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Eur J Cardiothorac Surg. 2019 Jun 1;55(6):1180-1186. doi: 10.1093/ejcts/ezy414.

The Ross procedure versus mechanical aortic valve replacement in young patients: a decision analysis.

Author information

1
Division of Cardiac Surgery, Department of Surgery, Schulich Heart Centre, Sunnybrook Health Sciences Centre, University of Toronto, Toronto, ON, Canada.
2
Division of Cardiology, Department of Medicine, Schulich Heart Centre, Sunnybrook Health Sciences Centre, University of Toronto, Toronto, ON, Canada.
3
Division of Cardiac Surgery, Department of Surgery, Peter Munk Cardiac Centre, Toronto General Hospital, University Health Network, University of Toronto, Toronto, ON, Canada.

Abstract

OBJECTIVES:

Our goal was to determine the range of perioperative mortality rates associated with the Ross procedure that results in a life expectancy similar to that seen with mechanical aortic valve replacement (mAVR) in young patients with aortic valve disease.

METHODS:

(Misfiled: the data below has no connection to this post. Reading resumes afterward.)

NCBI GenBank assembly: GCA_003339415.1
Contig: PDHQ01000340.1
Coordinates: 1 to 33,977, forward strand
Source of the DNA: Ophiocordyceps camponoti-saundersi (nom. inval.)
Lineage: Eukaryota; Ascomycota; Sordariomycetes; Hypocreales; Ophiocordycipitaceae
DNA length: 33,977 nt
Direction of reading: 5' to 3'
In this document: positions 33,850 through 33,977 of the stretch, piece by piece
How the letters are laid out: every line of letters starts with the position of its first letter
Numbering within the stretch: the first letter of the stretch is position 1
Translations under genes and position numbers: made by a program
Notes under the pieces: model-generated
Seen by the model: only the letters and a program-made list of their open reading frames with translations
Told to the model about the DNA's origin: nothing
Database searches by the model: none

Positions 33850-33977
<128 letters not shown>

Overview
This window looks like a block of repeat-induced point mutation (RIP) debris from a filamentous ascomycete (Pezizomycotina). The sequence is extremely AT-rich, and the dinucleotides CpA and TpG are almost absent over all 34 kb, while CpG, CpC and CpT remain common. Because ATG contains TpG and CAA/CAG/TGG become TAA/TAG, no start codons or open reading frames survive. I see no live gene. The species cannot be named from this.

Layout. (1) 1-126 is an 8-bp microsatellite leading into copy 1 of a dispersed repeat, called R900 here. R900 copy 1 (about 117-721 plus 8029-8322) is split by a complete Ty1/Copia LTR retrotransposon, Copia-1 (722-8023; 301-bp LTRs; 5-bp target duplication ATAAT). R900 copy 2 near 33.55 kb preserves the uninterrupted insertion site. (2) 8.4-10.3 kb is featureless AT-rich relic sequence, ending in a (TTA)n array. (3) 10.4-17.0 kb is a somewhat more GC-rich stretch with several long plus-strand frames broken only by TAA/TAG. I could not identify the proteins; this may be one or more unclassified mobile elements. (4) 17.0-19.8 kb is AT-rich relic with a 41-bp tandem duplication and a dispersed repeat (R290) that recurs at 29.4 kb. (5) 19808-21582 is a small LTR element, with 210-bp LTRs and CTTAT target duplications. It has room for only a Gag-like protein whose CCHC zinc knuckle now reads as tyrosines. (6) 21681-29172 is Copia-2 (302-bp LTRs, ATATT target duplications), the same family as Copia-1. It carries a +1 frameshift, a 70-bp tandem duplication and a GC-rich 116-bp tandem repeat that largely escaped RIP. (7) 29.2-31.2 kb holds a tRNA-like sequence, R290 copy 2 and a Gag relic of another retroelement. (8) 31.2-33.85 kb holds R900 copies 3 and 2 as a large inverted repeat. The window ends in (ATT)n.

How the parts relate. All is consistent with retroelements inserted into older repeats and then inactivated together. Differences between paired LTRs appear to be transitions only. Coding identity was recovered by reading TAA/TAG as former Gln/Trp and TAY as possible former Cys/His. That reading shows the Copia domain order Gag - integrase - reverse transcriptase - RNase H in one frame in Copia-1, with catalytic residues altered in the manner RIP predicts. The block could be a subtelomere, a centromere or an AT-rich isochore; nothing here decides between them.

A fully probabilistic Markov microsimulation model with 1000 outer loops and 10 000 inner loops was constructed to compare gain in life expectancy and quality-adjusted life years between the index treatment with the Ross procedure versus mAVR for a theoretical cohort of young patients with aortic valve disease. Inputs for early deaths and late complications (death, stroke, bleeding, reoperation) were obtained from a single-centre study of 208 propensity score matched patients. In the primary analysis, the perioperative mortality rate for the Ross procedure was varied by increments of 0.5% to determine its impact on life expectancy and quality-adjusted life years. A 2-way sensitivity analysis was conducted to determine simultaneously the impact of the Ross reoperation rate and Ross reoperative mortality rate on life expectancy.

RESULTS:

Life expectancy was improved with the Ross procedure when the perioperative mortality rate with the Ross procedure was <2.5% and was equivalent to mAVR when the mortality rate was 2.5% to 5%. Similarly, when the perioperative mortality rate of the Ross procedure was between 4% and 5.5%, the quality-adjusted life years gained were similar between the Ross procedure and mAVR. Life expectancy was improved when the Ross procedure reoperative mortality rate was <7% at an incidence of Ross reoperations of 18% at 20 years.

CONCLUSIONS:

Improved life expectancy can be expected with the Ross procedure when the operative mortality rate is less than 2.5%.

KEYWORDS:

Aortic valve; Aortic valve replacement; Decision analysis; Ross

PMID:
30535102
DOI:
10.1093/ejcts/ezy414

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